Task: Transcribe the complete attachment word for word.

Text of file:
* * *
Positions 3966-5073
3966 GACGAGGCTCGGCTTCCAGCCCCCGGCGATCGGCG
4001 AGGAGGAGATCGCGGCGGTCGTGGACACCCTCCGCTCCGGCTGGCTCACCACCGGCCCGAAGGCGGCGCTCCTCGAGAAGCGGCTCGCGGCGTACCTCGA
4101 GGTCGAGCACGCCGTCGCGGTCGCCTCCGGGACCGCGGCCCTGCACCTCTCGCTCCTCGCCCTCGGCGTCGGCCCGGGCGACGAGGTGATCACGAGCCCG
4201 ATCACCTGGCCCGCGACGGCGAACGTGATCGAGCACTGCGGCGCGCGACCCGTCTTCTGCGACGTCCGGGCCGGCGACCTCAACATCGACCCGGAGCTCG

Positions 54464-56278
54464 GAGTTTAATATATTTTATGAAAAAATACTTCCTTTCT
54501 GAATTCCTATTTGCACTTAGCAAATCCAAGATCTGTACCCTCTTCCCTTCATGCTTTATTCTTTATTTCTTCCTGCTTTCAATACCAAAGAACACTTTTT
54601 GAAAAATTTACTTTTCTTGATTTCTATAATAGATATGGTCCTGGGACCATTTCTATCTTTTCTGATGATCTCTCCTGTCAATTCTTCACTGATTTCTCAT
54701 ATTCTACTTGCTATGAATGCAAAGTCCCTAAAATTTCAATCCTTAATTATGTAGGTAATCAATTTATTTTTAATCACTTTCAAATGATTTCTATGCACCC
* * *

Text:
Positions 3966-5073
3966 GACGAGGCTCGGCTTCCAGCCCCCGGCGATCGGCG
4001 AGGAGGAGATCGCGGCGGTCGTGGACACCCTCCGCTCCGGCTGGCTCACCACCGGCCCGAAGGCGGCGCTCCTCGAGAAGCGGCTCGCGGCGTACCTCGA
4101 GGTCGAGCACGCCGTCGCGGTCGCCTCCGGGACCGCGGCCCTGCACCTCTCGCTCCTCGCCCTCGGCGTCGGCCCGGGCGACGAGGTGATCACGAGCCCG
4201 ATCACCTGGCCCGCGACGGCGAACGTGATCGAGCACTGCGGCGCGCGACCCGTCTTCTGCGACGTCCGGGCCGGCGACCTCAACATCGACCCGGAGCTCG

Positions 54464-56278
54464 GAGTTTAATATATTTTATGAAAAAATACTTCCTTTCT
54501 GAATTCCTATTTGCACTTAGCAAATCCAAGATCTGTACCCTCTTCCCTTCATGCTTTATTCTTTATTTCTTCCTGCTTTCAATACCAAAGAACACTTTTT
54601 GAAAAATTTACTTTTCTTGATTTCTATAATAGATATGGTCCTGGGACCATTTCTATCTTTTCTGATGATCTCTCCTGTCAATTCTTCACTGATTTCTCAT
54701 ATTCTACTTGCTATGAATGCAAAGTCCCTAAAATTTCAATCCTTAATTATGTAGGTAATCAATTTATTTTTAATCACTTTCAAATGATTTCTATGCACCC